This was the first collaboration that Jester King did with Mikkeller. It is an American style wheat ale that is highly hopped.


Pours a slightly hazy golden orange color with a light foamy white head. Aroma is sweet hops, floral and fruity. Dry notes on the nose as well. Flavor is light fruit, dry hops with floral notes and a large dry finish. Not as overly dry as the first few times I tried it.

2nd Course/Beer Pairing

House Smoked Bandera Semi-Boneless Quail w/ Cranberry Bacon and White Cheddar Grits & Mikkeller Texas Ranger (Chipotle Porter)

This beer was brewed specifically for Texas (well, this alias is. Outside of Texas it is known as the Chipotle Porter), and it was brewed in the Texas spirit. It is a dark porter brewed with chipotle chiles.


Pours a dark dark brown with a wicked tan head. Aroma is a chocolaty roast with some beef and pepper notes. Heavy on the nose. Flavor is beefy with lots of pepper. The finish has a wonderful beef rib finish. Not too spicy. Has some kick at the front but fades away. Wow this is actually pretty good.

3rd Course/Beer Pairing

Mesclun Salad w/Pomegranta Habanera Viniagrette & Jester King Farmhouse Wytchmaker (Rye India Pale Ale)

When Jester King first opened, they used 2 strains of yeast, and English Ale yeast as well as a Farmhouse strain. They liked the results from the Farmhouse strain so much, they returned to previous beers they did and rebrewed them using it. This is their Wytchmaker which is a Rye IPA brewed using this Farmhouse strain of yeast.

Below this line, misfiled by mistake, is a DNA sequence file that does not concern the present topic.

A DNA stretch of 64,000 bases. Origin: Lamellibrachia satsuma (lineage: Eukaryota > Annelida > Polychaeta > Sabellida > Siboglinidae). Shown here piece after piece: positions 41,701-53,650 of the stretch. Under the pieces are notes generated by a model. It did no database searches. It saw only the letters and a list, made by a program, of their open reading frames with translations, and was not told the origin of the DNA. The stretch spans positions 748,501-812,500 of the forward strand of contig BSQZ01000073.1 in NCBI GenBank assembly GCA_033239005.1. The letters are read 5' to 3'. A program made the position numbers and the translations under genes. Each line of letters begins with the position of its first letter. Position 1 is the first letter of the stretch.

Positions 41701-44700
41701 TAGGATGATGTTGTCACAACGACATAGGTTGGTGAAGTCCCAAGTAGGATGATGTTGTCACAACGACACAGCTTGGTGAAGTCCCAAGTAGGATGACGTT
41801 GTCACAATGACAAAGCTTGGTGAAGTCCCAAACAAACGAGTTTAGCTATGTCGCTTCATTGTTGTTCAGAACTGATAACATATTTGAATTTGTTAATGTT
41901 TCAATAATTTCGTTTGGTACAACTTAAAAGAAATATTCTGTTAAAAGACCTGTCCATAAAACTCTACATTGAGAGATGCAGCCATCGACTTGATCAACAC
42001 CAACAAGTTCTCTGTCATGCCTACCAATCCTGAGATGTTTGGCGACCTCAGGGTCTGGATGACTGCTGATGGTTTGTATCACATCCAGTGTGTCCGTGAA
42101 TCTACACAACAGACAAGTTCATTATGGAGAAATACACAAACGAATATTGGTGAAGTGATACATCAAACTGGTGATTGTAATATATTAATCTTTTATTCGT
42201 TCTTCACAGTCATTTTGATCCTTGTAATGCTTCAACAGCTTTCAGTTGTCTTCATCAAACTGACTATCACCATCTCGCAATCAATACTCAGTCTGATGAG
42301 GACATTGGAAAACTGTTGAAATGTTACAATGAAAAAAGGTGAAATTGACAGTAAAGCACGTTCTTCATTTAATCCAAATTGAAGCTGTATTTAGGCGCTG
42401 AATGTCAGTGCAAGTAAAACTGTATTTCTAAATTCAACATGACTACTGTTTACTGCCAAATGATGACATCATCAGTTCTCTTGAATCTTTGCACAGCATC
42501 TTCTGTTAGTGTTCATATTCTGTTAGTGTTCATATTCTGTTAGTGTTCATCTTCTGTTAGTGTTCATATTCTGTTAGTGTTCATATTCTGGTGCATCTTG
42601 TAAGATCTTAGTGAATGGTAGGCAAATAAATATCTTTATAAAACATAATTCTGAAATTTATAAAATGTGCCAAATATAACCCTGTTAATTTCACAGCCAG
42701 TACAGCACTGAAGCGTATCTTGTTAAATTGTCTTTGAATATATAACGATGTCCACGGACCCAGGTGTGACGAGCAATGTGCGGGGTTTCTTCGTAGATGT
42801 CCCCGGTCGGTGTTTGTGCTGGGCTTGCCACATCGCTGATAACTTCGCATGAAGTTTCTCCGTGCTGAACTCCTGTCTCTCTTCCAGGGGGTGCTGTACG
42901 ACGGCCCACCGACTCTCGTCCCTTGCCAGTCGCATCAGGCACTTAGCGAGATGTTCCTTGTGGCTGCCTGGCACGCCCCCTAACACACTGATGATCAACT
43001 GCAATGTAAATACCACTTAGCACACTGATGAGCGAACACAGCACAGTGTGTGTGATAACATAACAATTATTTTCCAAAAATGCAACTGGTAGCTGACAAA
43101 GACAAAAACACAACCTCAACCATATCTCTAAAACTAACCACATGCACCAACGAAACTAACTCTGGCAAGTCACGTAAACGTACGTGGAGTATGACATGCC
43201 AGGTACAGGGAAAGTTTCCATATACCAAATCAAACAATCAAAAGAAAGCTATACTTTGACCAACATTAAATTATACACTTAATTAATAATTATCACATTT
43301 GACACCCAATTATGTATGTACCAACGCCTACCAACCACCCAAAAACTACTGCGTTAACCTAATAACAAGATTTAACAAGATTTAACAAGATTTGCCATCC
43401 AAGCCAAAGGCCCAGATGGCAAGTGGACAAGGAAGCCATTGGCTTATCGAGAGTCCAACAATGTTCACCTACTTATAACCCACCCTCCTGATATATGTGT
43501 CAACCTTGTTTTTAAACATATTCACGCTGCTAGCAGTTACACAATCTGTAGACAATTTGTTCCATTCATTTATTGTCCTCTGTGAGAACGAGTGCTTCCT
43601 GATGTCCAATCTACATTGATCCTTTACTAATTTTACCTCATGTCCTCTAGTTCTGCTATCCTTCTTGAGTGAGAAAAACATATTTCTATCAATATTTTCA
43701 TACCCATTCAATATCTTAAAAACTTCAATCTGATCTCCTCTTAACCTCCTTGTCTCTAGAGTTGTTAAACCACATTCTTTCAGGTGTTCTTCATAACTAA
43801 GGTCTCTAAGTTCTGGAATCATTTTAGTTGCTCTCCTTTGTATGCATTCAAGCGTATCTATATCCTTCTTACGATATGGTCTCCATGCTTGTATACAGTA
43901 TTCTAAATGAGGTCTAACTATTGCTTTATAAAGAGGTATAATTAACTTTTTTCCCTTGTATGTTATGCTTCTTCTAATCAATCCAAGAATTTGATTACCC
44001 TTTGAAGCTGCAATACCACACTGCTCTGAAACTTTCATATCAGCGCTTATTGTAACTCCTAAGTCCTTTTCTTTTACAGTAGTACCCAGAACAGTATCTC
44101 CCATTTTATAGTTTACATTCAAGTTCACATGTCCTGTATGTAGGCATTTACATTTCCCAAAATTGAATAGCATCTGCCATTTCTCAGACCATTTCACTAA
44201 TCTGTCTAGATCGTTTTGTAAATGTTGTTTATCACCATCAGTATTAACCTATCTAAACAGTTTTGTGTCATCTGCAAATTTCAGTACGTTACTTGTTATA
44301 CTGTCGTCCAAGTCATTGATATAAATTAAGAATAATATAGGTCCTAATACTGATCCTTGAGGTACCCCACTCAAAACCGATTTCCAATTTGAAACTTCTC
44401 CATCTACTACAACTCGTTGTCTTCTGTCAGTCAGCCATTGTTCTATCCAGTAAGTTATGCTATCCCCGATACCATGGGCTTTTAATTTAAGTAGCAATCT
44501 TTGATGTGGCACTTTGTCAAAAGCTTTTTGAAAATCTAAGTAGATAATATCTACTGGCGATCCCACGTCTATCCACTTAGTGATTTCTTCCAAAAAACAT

Bottle from the Common Table. Pours a very slightly dark orange color with a light amount of carbonation. Gentle ring of bubbles. Aroma is sweet hops, floral in nature with a touch of rye notes. Aroma also has a sweet/sour quality with a bit of the farmhouse scent. Flavor is sweet, floral notes, candy sugar, and a bit of wildflower finish. Pretty nice.

4th Course/Beer Pairing

Grilled Oysters/Purple Potatoes & Melted Leeks in a Cilantro-Champagne Lemongrass Broth & Jester King Das Wunderkind (Saison).

The Das Wunderkind is a French inspired saison that is aged in white oak wine barrels.